Andy Houston's tenure with PPI Motorsports appears to be over following a brief statement from McDonalds, title sponsors of his No.96 Ford Taurus while the current driver merry-go-round in the No.7 Ultra Motorsports camp continues but possibly for the last time.

This weekend's entry for the New England 300 has been trimmed to 44 following the withdrawal of the second PPI Motorsports Ford Taurus of Andy Houston and the Winston Cup rookie could find himself out of a drive for the rest of the year following a statement from title sponsors McDonalds this week.

Statement by Georgina Roy, McDonald's manager of sports marketing:

"Since McDonald's and PPI Motorsports are currently in discussions relating to the sponsorship program in the NASCAR Winston Cup Series, the PPI-owned McDonald's No. 96 Ford Taurus will not compete in this weekend's New England 300 at New Hampshire International Raceway and in next week's Pennsylvania 500 at Pocono Raceway."

Brief but to the point, McDonalds and PPI Motorsports look set to relaunch their season at Indianapolis for the Brickyard 400 in August but probably without Houston behind the wheel who has failed to qualify for six races thus far in 2001 and has yet to finish inside the top ten in 12 starts. Following his second 43rd place finish in a row at Chicagoland last weekend Houston is just 42nd in the Winston Cup points standings with 824 points and is sixth in the rookie standings behind Kevin Harvick, Kurt Busch, Casey Atwood, Ron Hornaday and Jason Leffler.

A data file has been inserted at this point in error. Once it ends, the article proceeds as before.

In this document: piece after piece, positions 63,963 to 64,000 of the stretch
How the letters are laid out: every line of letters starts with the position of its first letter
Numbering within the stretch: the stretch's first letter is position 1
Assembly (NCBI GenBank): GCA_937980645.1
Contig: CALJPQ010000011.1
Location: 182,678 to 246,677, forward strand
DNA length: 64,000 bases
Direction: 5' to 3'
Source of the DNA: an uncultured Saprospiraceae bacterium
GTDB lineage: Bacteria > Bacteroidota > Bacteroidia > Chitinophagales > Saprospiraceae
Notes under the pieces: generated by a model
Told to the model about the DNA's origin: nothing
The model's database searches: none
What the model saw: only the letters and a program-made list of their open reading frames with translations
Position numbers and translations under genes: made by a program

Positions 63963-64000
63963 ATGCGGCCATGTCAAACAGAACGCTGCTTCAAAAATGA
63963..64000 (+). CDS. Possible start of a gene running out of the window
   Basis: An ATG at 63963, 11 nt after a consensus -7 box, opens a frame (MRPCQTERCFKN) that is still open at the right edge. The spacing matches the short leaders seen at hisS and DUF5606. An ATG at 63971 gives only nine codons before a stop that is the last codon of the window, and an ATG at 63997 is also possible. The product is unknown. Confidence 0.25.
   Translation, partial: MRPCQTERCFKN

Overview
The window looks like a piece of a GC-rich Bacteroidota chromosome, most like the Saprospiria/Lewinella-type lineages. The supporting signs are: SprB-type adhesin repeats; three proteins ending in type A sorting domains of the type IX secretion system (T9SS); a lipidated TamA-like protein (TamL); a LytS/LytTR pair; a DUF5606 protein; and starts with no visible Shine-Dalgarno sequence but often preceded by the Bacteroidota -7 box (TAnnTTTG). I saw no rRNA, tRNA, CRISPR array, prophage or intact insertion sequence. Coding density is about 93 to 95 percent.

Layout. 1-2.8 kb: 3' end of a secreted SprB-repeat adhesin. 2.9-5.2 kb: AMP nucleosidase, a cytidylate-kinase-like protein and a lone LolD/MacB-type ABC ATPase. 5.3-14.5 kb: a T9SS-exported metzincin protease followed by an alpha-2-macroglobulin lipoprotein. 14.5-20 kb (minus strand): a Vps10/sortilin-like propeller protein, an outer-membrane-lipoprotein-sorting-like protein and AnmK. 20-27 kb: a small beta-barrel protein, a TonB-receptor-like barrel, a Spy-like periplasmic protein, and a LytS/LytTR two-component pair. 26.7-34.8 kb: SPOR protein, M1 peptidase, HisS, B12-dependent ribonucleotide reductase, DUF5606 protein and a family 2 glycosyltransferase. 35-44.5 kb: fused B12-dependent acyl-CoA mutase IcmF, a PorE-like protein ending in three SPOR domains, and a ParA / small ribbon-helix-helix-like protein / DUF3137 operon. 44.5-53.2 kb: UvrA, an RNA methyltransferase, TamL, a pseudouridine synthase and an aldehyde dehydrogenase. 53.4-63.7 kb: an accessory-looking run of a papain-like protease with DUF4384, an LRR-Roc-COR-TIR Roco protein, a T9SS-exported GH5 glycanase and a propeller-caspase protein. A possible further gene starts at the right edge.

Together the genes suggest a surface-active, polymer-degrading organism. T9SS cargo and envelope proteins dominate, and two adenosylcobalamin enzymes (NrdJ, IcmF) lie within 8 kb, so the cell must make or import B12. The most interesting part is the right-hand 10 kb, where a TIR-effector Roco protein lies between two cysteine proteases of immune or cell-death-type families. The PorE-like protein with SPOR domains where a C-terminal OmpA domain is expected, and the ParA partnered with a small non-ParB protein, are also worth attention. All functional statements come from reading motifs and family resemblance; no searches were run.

Just as the situation in one Winston Cup team becomes uncertain, another appears to have been resolved with the news that Mike Wallace will drive the No.7 Nations Rent Ultra Motorsports Ford for the rest of the year following five driver changes in as many races. Wallace, who started the season with the underachieving operation, was replaced with Ted Musgrave at Pocono, who gave way for Robby Gordon at Sears Point, who handed the keys back to Wallace at Daytona before getting them back at Chicagoland last weekend. This weekend Wallace is back in the hot seat and should be allowed to resume his points battle, where he currently sits 38th with three top ten finishes in 15 starts.

Robby Gordon meanwhile has found a temporary home with Richard Childress Racing in place of the injured Mike Skinner and he will pilot the No.31 Lowe's Chevrolet alongside Kevin Harvick, the man who cost Gordon a breakthrough NWC victory at Sears Point last month. Gordon recently impressed in a Busch Series outing at Watkins Glen for Childress and rocketed through the field in the early stages at Chicagoland last weekend before a mechanical problem cost him 15 laps and any chance of a good finish.

Gordon's current deal should be for just one race as Skinner is reluctant to miss any more races in his bid to save his RCR drive for next year but a polished performance from the former CART star could put him in the frame next season.